John Jorgensen possessed one of the greatest manufacturing minds that I have ever encountered. He was a long-time president of Orscheln Company and Ortech, both Missouri-based businesses.
One of John’s favorite business measures was ROAM, short for return on assets managed. He felt it was a holistic measure that best described the financial performance of a company because it was not a one-dimensional key result indicator.
While John served mid-sized businesses, I believe his opinion is applicable to small businesses.
Most Small Business Owners Only Focus on the Income Statement
Before meeting and working with John Jorgensen, I met Dave Potter on the campus of Truman State University (formerly Northeast Missouri State University) who possessed similar views on financial performance.
Dave, a partner for KPMG Peat Marwick, recruited me to join their St. Louis office in the late 80s. I recall Dave stating that good CEOs know how to manage a P&L. But he followed by saying great CEOs manage a balance sheet. I learned the true meaning of his wisdom years later.
As a CFO serving small businesses, both John’s and Dave’s insights have influenced me to focus holistically on the financial health of small business, not just on sales, gross margins, or earnings. Even free cash flow is only part of the picture while still very important.
Instead, I take a hard look at return on assets managed, primarily for retailers, distributors, job shops, and specialty contractors (a large part of my client base).
And this mindset has been beneficial to my clients who otherwise would only be focusing on their income statements. These are the clients who are seeking and obtaining efficiencies with the asset investments they are managing. The end result has been better and healthier cash flow.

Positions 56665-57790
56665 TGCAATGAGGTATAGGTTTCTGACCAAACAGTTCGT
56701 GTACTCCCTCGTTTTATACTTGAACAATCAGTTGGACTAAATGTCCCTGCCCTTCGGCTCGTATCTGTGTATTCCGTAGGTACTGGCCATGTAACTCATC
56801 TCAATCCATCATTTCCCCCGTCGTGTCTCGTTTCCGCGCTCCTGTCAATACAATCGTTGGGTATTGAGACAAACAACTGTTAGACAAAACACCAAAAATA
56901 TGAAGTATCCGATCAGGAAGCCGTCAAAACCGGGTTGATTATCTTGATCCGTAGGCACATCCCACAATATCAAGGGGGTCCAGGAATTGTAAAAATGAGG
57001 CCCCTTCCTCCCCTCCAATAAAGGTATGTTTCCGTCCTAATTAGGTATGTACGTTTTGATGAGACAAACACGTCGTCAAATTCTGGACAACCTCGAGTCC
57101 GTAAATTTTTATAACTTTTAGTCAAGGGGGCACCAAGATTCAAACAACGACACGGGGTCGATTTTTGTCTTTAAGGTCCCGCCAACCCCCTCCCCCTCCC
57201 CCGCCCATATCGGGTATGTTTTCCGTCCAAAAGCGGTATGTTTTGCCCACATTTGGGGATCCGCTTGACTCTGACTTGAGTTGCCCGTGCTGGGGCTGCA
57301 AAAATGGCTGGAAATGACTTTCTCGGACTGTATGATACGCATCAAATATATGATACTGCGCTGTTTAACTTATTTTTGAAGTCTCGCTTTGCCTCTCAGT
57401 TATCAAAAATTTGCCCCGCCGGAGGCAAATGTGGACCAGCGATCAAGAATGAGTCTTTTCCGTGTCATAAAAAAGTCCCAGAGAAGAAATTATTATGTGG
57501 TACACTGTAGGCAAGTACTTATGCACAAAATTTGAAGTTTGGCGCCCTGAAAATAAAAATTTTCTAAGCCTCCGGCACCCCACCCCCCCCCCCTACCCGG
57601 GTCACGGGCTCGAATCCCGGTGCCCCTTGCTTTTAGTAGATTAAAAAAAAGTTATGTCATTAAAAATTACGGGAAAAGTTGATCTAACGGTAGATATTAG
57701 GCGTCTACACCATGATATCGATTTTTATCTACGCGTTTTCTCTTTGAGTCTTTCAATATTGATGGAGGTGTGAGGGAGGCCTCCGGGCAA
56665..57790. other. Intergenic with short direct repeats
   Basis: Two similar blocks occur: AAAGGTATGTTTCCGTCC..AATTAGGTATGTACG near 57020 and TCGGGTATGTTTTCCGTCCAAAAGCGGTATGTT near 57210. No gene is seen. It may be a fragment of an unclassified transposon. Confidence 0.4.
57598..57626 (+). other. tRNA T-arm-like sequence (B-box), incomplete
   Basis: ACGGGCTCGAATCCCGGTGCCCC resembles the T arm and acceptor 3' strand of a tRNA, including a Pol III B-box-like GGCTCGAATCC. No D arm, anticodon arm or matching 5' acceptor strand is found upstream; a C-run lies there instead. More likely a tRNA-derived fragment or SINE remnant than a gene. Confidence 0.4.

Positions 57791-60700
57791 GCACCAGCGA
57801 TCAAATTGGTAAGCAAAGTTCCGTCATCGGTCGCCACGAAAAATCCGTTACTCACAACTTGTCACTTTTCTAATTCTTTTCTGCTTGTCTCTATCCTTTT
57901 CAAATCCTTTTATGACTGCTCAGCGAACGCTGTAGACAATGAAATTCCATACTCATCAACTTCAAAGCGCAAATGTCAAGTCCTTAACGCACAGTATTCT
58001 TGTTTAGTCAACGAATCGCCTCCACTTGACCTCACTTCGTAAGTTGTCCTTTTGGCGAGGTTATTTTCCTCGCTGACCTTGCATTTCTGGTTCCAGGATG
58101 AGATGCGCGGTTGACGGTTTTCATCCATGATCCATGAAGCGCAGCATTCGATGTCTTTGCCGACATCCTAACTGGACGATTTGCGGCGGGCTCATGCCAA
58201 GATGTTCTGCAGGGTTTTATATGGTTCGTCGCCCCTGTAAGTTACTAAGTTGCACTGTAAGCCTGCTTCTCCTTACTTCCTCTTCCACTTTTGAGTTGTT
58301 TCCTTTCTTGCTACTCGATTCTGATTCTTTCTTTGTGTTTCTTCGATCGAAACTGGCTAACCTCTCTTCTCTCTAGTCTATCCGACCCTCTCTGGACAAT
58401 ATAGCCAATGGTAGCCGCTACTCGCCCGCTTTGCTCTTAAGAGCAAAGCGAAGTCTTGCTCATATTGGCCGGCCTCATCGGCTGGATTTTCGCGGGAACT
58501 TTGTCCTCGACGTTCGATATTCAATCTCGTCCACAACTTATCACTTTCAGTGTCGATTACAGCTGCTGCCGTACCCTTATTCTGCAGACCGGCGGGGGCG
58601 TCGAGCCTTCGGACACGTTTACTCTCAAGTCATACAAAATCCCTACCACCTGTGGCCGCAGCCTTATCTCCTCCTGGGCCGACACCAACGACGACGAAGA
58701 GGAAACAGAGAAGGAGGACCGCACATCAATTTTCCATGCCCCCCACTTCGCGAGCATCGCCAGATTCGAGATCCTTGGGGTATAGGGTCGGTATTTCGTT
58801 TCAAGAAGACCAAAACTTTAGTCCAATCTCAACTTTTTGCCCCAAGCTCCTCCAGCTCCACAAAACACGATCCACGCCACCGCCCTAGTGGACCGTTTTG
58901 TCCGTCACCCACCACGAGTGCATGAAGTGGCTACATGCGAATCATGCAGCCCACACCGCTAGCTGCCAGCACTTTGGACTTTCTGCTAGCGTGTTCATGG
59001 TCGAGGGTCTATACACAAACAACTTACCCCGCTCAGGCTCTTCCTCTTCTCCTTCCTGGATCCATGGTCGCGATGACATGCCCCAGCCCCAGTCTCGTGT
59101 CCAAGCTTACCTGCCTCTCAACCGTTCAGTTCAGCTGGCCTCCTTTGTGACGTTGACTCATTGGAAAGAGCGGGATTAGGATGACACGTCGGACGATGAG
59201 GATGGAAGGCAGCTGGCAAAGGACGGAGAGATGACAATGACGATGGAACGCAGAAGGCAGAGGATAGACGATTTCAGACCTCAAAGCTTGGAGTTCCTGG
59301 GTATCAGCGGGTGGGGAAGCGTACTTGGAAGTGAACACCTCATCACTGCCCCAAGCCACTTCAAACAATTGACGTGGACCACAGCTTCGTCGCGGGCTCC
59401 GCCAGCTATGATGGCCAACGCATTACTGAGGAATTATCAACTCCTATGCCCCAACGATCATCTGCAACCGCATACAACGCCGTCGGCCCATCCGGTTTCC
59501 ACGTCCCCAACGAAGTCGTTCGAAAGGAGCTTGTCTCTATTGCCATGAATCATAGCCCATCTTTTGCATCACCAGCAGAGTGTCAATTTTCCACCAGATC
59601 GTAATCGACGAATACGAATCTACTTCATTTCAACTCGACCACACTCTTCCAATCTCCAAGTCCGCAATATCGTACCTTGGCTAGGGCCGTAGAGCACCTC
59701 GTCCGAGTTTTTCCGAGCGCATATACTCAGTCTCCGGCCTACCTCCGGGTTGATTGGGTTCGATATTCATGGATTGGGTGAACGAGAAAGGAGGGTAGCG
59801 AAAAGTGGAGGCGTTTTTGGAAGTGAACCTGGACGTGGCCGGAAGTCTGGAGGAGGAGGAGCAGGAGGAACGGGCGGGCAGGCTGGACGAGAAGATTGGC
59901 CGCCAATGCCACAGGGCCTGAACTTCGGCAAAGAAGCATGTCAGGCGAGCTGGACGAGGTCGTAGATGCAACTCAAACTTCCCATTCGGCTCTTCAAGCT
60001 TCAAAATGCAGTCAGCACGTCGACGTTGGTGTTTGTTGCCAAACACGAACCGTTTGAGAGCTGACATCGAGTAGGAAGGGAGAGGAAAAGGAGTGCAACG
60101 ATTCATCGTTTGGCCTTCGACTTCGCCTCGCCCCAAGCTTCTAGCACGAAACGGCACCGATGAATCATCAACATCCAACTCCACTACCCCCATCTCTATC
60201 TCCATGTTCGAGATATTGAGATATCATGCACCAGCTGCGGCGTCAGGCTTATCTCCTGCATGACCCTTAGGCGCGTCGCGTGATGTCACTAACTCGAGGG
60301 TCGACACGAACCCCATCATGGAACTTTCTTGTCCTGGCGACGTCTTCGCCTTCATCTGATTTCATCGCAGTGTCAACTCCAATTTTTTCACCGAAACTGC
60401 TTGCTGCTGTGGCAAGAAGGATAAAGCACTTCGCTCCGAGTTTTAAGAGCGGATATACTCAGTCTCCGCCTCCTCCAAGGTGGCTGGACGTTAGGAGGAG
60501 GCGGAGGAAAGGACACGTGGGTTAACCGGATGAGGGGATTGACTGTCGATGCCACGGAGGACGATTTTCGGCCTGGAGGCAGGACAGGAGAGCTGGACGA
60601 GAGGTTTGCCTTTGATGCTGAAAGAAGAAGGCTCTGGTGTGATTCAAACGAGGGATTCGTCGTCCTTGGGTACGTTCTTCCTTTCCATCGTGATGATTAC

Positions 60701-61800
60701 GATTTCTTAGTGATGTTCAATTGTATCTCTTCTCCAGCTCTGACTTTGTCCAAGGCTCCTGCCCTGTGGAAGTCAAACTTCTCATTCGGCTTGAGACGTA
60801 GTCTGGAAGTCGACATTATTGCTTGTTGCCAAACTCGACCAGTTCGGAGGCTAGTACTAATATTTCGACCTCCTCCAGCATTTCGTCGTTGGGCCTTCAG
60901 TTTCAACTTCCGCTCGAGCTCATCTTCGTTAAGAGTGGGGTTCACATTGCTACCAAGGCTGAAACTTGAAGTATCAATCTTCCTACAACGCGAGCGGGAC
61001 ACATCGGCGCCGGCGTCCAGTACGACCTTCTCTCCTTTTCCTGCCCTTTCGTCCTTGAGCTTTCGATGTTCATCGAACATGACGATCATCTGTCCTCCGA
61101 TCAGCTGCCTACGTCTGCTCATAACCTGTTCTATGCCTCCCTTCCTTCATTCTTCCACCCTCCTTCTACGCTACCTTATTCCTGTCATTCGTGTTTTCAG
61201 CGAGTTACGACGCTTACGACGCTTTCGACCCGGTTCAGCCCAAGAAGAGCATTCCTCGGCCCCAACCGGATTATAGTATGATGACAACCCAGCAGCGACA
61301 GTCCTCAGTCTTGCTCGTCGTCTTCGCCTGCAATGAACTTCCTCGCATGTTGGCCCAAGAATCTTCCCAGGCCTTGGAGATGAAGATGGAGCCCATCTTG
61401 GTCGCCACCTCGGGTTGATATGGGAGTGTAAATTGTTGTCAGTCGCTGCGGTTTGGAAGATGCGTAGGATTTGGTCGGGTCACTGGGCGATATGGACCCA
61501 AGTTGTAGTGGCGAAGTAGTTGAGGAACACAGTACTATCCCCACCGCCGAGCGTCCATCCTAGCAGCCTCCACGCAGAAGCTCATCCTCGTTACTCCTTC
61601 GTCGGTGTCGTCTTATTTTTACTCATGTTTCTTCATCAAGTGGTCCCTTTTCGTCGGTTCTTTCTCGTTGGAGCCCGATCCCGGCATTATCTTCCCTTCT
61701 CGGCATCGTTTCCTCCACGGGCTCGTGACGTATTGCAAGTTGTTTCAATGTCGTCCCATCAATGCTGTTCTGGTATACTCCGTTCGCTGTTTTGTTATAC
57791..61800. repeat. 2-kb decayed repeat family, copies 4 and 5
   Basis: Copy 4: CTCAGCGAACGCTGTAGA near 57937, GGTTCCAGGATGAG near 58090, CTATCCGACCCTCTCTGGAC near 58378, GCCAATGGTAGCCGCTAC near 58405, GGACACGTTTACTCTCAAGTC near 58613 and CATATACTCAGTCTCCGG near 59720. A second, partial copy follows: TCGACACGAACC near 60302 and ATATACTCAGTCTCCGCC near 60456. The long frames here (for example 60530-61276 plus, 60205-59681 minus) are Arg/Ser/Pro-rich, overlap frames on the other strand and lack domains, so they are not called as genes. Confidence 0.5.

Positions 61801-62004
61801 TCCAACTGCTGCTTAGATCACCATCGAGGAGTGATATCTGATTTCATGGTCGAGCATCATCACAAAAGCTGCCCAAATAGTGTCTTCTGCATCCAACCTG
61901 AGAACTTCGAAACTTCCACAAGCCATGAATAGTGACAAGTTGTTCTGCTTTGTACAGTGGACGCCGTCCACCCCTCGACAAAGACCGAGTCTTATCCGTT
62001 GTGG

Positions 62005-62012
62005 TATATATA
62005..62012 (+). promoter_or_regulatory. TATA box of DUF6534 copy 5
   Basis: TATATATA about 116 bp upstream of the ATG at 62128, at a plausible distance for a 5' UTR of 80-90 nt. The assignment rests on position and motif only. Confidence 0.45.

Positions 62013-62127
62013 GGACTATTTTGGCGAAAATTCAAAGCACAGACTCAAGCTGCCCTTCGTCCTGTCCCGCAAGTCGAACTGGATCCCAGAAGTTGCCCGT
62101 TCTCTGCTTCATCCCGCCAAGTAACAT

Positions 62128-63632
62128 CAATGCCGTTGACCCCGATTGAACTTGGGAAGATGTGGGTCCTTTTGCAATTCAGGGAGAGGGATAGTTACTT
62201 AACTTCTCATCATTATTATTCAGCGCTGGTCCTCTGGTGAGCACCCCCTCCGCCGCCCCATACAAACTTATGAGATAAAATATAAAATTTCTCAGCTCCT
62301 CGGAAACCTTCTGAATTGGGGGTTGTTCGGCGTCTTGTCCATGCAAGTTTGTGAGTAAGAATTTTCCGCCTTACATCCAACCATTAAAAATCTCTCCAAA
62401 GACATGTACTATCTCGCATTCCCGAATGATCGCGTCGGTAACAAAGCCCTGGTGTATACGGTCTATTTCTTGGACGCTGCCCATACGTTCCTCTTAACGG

ROAM – A Tale of Two Companies
Let’s pick on Avery Dennison, a manufacturer with more than $4 billion in total assets. Their return on invested assets over a recent four-year period ranged from 7.1% to 9.0%. The trend is good.
Normally, I don’t benchmark small business ROAM results with peer companies (I’ll explain why later). But, in this case, I wanted to see how Avery Dennison compares to one of its peers, Bemis. Here’s the comparison:
Bemis is clearly outperforming Avery, but the gap has been narrowing the past few years. We’ll see why in a minute.
That’s because return on assets managed is the product of two other measures–pre-tax earnings as a percentage to sales and asset turnover.
Below, we can see that Bemis has a more attractive bottom line than Avery. But in the second chart, we see the Avery asset turnover is moving in a positive direction and outpacing Bemis.
That’s why Avery started closing the ROAM gap per the chart above. Avery is now generating $1.01 in sales for every dollar invested in assets. While Bemis was once at $1.00, it’s now down to $.86 for every dollar in assets employed.